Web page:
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Thread: Beginner looking for a chef's knife

  1. #1

    Beginner looking for a chef's knife

    I'm extremely new to this whole knifey thing and have been suffering through an old set of RACO for a while. I've got a cheap bread knife and am getting a couple of Victorinox paring knives because I'd prefer to spend my money on a decent chef's knife.

    I hesitated to post such a green question, but after going through the first four pages of the board didn't see anything that really matched my query so thought I'd ask!

    What type of knife(s) do you think you want? Chef's knife

    Why is it being purchased? What, if anything, are you replacing? Getting rid of the old cheap block set and miscellaneous cheapies, need something good as my main knife.

    What do you like and dislike about these qualities of your knives already?
    Aesthetics- Neither like nor dislike my current all-stainless (inc handles) knives. I'm partial to a good looking knife but it isn't the most important consideration.
    Edge Quality/Retention- Current ones are terrible and it's important to me that the new knife holds an edge
    Ease of Use- No idea really
    Comfort- Average, never really had a problem, except during big dinner party prep.

    What grip do you use? Hammer, willing to learn pinch

    What kind of cutting motion do you use? Rock and walking mostly.

    Where do you store them? Current site and spine-down in their knife block. I'll either get a case or a block that holds the knives on their side.

    Have you ever oiled a handle? No.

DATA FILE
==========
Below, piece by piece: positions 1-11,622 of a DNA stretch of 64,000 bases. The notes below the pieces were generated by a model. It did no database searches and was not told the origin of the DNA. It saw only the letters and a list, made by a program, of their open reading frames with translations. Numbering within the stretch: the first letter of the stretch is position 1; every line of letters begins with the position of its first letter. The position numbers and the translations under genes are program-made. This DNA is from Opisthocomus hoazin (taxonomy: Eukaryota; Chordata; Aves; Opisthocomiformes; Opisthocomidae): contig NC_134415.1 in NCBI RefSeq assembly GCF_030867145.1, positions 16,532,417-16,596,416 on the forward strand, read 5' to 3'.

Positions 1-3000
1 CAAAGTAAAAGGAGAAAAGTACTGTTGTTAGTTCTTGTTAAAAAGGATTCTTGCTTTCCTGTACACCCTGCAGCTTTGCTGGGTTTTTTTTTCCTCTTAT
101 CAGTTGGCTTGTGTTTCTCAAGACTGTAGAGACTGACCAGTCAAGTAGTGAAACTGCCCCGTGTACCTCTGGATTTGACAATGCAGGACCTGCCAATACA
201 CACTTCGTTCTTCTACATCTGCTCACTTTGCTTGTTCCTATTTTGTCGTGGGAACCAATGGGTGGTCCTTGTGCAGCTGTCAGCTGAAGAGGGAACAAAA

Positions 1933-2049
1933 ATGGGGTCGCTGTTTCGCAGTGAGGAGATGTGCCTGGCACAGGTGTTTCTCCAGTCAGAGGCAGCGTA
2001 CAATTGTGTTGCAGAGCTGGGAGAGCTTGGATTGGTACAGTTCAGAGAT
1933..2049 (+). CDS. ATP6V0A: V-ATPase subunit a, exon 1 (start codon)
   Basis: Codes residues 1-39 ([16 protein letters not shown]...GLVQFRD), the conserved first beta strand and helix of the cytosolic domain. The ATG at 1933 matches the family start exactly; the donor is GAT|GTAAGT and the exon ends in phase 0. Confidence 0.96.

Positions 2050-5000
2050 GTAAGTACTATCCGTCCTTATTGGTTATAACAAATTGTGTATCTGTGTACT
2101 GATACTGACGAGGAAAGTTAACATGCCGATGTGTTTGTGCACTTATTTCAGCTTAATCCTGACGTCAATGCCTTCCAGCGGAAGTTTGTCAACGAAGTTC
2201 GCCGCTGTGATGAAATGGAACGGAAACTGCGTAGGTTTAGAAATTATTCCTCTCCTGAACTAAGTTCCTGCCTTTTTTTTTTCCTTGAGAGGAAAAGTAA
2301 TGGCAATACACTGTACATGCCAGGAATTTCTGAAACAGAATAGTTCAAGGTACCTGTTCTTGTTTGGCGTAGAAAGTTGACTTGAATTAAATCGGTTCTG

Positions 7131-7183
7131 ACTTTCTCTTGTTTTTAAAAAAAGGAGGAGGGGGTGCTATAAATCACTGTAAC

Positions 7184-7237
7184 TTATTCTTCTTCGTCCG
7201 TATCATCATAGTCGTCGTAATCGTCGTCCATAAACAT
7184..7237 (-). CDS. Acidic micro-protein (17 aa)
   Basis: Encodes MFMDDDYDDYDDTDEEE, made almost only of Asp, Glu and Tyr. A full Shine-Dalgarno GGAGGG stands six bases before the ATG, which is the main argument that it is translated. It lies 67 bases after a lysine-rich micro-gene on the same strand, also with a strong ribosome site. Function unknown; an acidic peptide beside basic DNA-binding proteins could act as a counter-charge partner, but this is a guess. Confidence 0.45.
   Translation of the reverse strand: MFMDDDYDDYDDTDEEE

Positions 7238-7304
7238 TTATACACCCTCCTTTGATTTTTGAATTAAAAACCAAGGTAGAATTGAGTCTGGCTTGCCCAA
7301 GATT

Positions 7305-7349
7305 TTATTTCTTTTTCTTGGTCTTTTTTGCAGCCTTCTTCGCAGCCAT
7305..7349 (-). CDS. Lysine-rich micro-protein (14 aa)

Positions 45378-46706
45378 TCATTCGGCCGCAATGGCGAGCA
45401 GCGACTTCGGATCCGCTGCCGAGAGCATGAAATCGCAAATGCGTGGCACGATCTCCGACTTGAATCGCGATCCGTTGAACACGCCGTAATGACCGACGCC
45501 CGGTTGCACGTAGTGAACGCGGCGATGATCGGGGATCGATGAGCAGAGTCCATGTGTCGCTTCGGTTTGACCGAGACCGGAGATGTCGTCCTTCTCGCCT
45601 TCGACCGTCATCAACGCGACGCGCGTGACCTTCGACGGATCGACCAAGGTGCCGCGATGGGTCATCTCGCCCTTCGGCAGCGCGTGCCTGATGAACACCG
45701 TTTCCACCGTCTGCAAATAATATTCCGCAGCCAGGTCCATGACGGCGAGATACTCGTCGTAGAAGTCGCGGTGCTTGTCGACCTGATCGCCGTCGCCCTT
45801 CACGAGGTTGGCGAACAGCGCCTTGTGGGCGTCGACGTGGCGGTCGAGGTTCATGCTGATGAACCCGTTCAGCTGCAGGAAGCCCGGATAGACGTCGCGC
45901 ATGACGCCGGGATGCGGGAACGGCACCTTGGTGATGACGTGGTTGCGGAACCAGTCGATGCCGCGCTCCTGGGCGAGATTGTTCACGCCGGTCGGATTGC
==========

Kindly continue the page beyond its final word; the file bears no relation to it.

What kind of cutting board(s) do you use? Wooden board for vege, plastic boards for meat/onions

    For edge maintenance, do you use a strop, honing rod, pull through/other, or nothing? I have an old steel rod that seems to get my RACOs reasonably sharp

    Have they ever been sharpened? No

    What is your budget? Around $200, no more than $250

    What do you cook and how often? Quite a variety, a lot of roasts.

    Special requests(Country of origin/type of wood/etc)? None

    I'm in Australia and likely to buy from a retailer here. I've used a Global set several times at my sister-in-law's place and found it a revelation, which is why I've started this hunt. I quite like the look of the Shun Classic, but looks aren't really of primary importance.

    Thanks for your help.

  2. #2
    Hold on to you hat kbrookes. You will certainly get a boatload of great suggestions from this well informed and experienced forum. My only advise to you is that before you buy anything spend some time with it at the store and get a good feel for it. Cut up as much stuff as you can. Is the weight right for you, the balance, the feel of the handle? Does the knive feel like an extension of your arm or an out of place appendage? Good luck and welcome.
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  3. #3
    Welcome!

    You will get plenty of good advice about the knife itself, but I would start off by suggesting that you will want to have a plan as to how to keep the knife sharp. A steel rod will hone but not sharpen the edge (may not be very useful on many J-knives). Anything you buy will dull before long and the only thing that will matter is how you get it sharp again...also many knives people buy here are sharpened before using as often the out of box edge is marginal at best. Finally, a location will help because you may be living near someone with sharp knives or maybe even a retailer with quite a few sharp knives.